Disturbance : Canadian case law Canadian case law in cases of disturbance is of interest where the statutory provisions refer to “reasonable” costs These cases are not authoritative in New Zealand but may be persuasive: there are few NZ decisions in this area These are examples only
Disturbance: Canadian case law Amdue Holdings Ltd v City of Calgary (1980) suggested the following general principles: –full costs of and incidental to an application properly made…should be paid by the expropriating authority. The costs should however reflect such reasonable, economical and straightforward preparation and presentation as is necessary to properly present the owner’s case to the Board. –The owner should not be allowed the cost of unnecessary work or other expenses or costs incurred through over-caution or over-preparation. –The owner should not be allowed costs which are the result of misconduct, omission or neglect by the owner.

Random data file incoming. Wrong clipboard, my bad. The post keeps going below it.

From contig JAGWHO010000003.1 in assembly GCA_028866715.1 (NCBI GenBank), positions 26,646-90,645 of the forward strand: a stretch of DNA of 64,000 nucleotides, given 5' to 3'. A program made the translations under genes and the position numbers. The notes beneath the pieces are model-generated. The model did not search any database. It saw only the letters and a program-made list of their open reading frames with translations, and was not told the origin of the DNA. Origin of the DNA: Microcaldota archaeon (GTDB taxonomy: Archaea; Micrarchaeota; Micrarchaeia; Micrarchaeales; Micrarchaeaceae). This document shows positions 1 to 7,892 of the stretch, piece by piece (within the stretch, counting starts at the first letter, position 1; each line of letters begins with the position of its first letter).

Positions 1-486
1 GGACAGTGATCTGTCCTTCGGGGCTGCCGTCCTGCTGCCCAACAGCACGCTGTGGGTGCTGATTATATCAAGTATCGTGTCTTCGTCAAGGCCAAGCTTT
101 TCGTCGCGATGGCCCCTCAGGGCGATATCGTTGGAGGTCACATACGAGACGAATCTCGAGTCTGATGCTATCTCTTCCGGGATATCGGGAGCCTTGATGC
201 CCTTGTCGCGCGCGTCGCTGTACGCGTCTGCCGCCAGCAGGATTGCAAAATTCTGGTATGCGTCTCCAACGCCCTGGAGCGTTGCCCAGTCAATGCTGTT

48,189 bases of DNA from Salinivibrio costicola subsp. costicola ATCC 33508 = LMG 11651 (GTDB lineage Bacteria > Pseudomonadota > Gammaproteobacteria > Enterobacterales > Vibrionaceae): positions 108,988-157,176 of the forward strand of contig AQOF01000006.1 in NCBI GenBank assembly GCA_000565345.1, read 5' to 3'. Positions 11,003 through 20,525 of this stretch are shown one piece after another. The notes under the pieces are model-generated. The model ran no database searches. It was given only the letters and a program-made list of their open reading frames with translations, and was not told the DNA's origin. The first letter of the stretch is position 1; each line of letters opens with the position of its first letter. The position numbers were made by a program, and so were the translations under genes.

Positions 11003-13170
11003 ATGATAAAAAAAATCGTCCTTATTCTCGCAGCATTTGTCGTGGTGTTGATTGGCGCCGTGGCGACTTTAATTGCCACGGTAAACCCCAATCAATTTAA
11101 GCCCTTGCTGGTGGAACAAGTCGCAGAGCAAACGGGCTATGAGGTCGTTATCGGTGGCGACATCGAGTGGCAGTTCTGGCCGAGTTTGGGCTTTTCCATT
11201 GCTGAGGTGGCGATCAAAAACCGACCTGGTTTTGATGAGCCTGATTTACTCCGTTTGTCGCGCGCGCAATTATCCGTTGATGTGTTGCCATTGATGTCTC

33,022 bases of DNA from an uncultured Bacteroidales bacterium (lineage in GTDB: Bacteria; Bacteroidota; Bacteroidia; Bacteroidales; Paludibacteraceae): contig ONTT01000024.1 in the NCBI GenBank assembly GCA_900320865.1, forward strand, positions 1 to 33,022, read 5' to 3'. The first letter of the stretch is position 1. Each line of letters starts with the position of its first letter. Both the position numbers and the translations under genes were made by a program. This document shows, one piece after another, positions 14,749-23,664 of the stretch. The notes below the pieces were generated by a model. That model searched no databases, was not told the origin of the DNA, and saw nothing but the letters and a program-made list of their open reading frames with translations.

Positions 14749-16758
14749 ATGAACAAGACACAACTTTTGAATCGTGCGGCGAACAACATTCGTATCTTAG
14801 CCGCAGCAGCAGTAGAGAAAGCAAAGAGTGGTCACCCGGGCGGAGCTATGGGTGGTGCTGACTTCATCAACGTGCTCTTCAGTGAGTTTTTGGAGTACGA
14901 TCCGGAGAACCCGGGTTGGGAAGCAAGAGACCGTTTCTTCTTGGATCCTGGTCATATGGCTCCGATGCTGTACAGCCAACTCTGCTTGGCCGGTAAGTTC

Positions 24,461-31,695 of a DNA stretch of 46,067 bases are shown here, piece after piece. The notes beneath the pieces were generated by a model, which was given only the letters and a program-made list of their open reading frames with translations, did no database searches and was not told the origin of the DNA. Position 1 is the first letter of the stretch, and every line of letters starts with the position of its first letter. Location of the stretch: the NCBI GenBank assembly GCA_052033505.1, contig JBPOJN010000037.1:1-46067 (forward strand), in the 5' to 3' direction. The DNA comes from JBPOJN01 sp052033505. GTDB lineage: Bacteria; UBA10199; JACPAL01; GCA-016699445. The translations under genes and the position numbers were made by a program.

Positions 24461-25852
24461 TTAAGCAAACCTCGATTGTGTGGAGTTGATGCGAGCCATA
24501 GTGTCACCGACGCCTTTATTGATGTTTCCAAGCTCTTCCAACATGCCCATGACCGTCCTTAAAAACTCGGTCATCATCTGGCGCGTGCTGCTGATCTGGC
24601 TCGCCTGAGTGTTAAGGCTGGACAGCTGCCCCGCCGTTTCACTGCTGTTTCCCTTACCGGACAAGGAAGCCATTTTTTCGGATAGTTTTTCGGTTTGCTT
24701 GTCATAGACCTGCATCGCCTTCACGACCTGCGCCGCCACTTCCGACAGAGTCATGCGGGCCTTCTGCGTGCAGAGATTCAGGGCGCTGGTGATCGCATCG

Disturbance : Canadian case law Nygard v Corporation of District of Surrey (1989) –Considered the meaning of “reasonable”, and referred to definition in Black’s Law Dictionary –“The quantum of costs, and particularly of fees, must be reasonable, having regard to amount of the award, the number and complexity of the issues involved, the time expended by the claimants’ solicitors and expert advisers, the degree of skill and competence demonstrated by them and the degree of success realized in the proceedings” –Reduced legal costs by 20%
Disturbance : Canadian case law Examples of factors that may be relevant, as discussed in Nygard: –Inexperience of counsel meant time was needed to research the relevant law –Unnecessary duplication of effort between counsel and junior solicitor –Over-caution or over-preparation –Doing necessary work in a time-consuming manner –Work carried out at an inappropriate rate –The solicitors may be entitled to be paid for some of these items, but by their client not by the authority
Disturbance : NZ case law Gold Star Insurance Company ltd v Minister for Land Information (2013) –Adopted the principles in Shun Fung decision as to three conditions for disturbance claims –Must be causally connected by the taking –Must not be too remote –Must not be a loss which a reasonable person would have avoided –The word “disturbance”, while not defined in the Act, should be given its natural meaning in the light of its context among other provisions, in particular the examples listed in s 66(1) –Those examples are not exclusive but provide a basis for interpretation, such that any claim should be analogous to the examples